In Unity We Prevail
Release Date: March 15, 2002
Starring: Ray Romano, Dennis Leary and
Audience: Children and adults
Rating: PG for mild peril
Runtime: 75 minutes
Distributor: 20th Century Fox
Director: Chris Wedge
Producer: Lori Forte
Writer: Peter Ackerman
Address Comments To:
Peter Chernin, Chairman and CEO
The Fox Group
Tom Rothman and Jim Gianopulos, Chairmen
Fox Filmed Entertainment
20th Century Fox Film Corp.
A division of Fox, Inc. and News Corp.
10201 West Pico Blvd.
Los Angeles, CA 90035
Phone: (310) 369-1000
(PC, E, Ev, B, C, Ho, V, N, M) Politically correct worldview stressing the environment (global warming) and anti-hunting sentiments (“I don’t like animals that kill for pleasure”) and evolutionary portrayals (people had some sharp caveman-type features and no apparent advanced language skills); some moral, redemptive elements with mammoth preaching loyalty within marriage and another creature laying down life sacrificially, although disparaging humor was had at the expense of some birds who warned, “The end is near” and chanted, “Doom on you,” (a subtle but probable jab at religious prophets); very subtle nod to homosexuality, though it will go over children’s heads (for example, two male rhinos are traveling alone through wilderness and one saves last dandelion for the other to eat and when sloth takes it, charges him because “He ruined our salad” and the two find a mud jaccuzi, etc.); no foul language except for one “shut up” and some scatological humor; typical slapstick cartoon violence with characters getting heads tromped, electrocuted (but still living, of course), hitting, tackling, falling, getting crushed, burned, etc., some scary elements seen in tour of ancient frozen pass featuring open-fanged dinosaur-type creatures and ancient sea creatures and volcanic eruptions, avalanches and walls close in on creatures and human mother jumps over cliff and dies by drowning after saving her baby (but drowning implied, not shown); no sex; nude baby; no alcohol; no smoking; and, lying and stealing.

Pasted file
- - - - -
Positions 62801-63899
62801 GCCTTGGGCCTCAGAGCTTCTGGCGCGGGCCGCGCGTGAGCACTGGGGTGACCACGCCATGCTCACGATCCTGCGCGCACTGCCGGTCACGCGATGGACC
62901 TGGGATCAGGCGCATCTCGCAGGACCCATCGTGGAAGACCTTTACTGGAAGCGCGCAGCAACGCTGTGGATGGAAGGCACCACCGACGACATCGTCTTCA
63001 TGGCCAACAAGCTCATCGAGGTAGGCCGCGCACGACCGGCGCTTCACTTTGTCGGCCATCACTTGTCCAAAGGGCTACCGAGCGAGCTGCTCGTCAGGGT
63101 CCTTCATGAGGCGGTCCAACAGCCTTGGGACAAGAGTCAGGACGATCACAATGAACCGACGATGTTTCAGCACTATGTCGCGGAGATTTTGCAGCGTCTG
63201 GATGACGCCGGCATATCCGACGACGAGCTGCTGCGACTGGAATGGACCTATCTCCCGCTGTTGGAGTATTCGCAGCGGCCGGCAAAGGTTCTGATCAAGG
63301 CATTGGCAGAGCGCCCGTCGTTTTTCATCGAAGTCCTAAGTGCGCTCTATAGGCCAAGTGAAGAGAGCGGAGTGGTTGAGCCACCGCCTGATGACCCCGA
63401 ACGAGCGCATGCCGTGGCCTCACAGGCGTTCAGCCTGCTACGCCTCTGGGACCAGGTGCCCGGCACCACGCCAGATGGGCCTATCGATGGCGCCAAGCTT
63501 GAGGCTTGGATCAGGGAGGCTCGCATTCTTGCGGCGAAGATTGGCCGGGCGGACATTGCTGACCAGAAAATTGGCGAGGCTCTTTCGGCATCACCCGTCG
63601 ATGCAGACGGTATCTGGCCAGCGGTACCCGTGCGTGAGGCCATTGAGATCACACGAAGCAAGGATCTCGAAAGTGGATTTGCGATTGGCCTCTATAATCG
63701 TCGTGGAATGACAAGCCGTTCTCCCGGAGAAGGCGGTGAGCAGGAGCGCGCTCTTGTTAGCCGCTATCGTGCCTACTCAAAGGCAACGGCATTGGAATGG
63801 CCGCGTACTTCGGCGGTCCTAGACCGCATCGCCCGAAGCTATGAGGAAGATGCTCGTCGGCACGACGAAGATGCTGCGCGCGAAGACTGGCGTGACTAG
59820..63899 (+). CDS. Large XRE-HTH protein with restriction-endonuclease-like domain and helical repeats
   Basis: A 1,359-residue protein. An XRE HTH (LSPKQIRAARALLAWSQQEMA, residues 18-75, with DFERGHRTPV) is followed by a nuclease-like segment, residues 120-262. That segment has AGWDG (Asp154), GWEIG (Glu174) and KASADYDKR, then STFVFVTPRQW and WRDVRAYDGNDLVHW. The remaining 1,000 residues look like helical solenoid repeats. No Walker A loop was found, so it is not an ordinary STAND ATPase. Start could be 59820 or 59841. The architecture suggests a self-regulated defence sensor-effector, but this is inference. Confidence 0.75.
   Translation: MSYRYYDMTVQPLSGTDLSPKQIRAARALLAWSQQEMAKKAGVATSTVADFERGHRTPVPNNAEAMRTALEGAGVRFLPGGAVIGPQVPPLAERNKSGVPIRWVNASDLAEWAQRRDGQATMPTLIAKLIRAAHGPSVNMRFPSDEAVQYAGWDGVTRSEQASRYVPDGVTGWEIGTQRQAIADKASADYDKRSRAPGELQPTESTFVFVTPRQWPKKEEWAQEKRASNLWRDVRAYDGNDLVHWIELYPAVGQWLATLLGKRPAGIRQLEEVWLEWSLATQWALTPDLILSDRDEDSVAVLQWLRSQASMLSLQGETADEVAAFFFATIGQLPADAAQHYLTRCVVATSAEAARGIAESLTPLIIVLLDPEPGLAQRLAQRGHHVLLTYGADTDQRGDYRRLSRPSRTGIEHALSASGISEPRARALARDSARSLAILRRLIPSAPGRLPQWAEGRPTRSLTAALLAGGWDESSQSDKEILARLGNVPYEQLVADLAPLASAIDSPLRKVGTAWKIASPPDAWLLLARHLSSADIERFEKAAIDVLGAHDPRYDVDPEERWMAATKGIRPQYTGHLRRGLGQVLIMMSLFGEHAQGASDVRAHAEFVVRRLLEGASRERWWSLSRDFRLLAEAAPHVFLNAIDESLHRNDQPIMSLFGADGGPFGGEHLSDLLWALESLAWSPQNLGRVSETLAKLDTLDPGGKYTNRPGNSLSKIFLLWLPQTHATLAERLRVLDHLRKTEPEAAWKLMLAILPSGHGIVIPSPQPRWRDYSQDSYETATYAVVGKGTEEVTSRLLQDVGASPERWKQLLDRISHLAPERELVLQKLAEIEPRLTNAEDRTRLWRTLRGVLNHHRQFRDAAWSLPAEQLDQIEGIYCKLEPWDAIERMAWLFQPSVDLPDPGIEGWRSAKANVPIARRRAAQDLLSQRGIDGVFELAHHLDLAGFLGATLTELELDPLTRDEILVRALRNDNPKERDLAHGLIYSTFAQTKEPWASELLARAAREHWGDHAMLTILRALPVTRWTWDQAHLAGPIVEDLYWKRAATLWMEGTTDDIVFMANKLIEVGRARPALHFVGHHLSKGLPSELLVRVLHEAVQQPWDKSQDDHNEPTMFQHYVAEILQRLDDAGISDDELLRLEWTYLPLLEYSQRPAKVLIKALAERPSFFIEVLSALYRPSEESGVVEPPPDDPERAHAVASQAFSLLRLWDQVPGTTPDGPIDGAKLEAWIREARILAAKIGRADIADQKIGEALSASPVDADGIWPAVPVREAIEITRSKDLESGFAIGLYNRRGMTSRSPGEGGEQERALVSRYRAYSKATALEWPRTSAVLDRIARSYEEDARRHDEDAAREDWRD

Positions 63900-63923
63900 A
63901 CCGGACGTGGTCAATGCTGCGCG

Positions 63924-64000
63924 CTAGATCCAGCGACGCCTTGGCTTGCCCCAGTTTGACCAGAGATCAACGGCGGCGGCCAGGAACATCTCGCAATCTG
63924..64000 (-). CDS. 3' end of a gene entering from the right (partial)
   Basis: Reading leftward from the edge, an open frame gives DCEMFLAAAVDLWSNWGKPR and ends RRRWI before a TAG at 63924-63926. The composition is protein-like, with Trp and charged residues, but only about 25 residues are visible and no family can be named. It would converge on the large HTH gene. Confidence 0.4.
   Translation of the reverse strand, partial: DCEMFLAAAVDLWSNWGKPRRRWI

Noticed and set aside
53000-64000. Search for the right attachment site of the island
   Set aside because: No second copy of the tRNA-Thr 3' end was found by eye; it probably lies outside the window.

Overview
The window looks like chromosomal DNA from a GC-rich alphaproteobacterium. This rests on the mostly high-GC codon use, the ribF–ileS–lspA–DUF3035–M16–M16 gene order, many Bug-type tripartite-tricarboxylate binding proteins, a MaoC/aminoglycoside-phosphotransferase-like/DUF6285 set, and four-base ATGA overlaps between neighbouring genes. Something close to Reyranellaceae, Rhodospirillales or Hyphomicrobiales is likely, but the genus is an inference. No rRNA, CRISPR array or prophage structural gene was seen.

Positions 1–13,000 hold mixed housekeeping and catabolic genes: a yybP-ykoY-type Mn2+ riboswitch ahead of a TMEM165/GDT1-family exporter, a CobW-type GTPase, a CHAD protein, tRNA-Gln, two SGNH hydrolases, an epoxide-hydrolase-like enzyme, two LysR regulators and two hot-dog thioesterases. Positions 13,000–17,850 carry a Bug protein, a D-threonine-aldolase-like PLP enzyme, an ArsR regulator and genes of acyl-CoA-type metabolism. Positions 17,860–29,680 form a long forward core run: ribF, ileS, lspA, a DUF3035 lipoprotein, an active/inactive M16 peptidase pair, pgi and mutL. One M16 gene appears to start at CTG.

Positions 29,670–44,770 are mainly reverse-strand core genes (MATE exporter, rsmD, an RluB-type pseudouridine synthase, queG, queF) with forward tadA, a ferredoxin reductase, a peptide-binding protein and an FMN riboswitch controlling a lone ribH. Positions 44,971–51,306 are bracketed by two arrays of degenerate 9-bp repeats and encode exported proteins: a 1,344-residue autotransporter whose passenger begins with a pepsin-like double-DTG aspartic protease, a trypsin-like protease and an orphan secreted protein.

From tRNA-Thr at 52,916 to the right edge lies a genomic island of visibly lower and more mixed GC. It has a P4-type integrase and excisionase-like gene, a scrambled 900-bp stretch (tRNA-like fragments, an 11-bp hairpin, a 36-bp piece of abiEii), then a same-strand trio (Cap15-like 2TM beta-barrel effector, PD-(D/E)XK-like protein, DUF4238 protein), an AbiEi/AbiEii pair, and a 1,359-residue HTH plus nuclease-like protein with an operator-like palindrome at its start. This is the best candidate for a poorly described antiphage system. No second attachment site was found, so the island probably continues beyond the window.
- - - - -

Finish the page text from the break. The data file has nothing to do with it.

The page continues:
ICE AGE, an animated comedy/adventure, tells what happens when a mammoth and a sloth escaping the ice age are forced together to rescue a human baby. Though scattered with politically correct elements and some overt slapstick cartoon violence, ICE AGE has some positive moral elements and should be a big hit with all but the very, very young or easily frightened.
ICE AGE is the story of a sloth (Sid) and a mammoth (Manfred) that make an unlikely and initially resistant pair of traveling companions on a journey to escape the brutality of the oncoming ice age. They rescue a human baby, whose mother, they soon find out, has been terrorized by a pack of saber-toothed tigers because the humans had killed cats and used their coats to make their tents. The baby’s mother had jumped over a cliff to escape the vengeful pack, and she held the baby safely at a rock until she saw that the mammoth and sloth would rescue and care for him; then apparently she slipped back into the water.
The sloth is willing, but weak and lazy; the mammoth is strong and powerful, yet he seems to be holding a hurt from the past that makes him resistant to helping anyone. Soon, however, Manfred realizes that his companion will need some help with the baby, so he reluctantly complies. As they travel, the sloth talks about his marriage failure and his unwillingness to settle down with one female. Manfred replies, “If you find a mate, you should be loyal – or at least grateful.”
Meanwhile, the tigers are still tracking the baby, and one of them, Diego, tries to wrest the baby out of the mammoth’s trunk. The mammoth proves his strength and new willingness to defend the child as he charges the cat and sends him flying. The cat cannot go back to his pack without the child, however, so he is forced to stay with the sloth and mammoth until he can find a way to steal the baby. He lies and says that he knows where the baby’s father and friends are, and he will lead them to the humans, just beyond the great pass.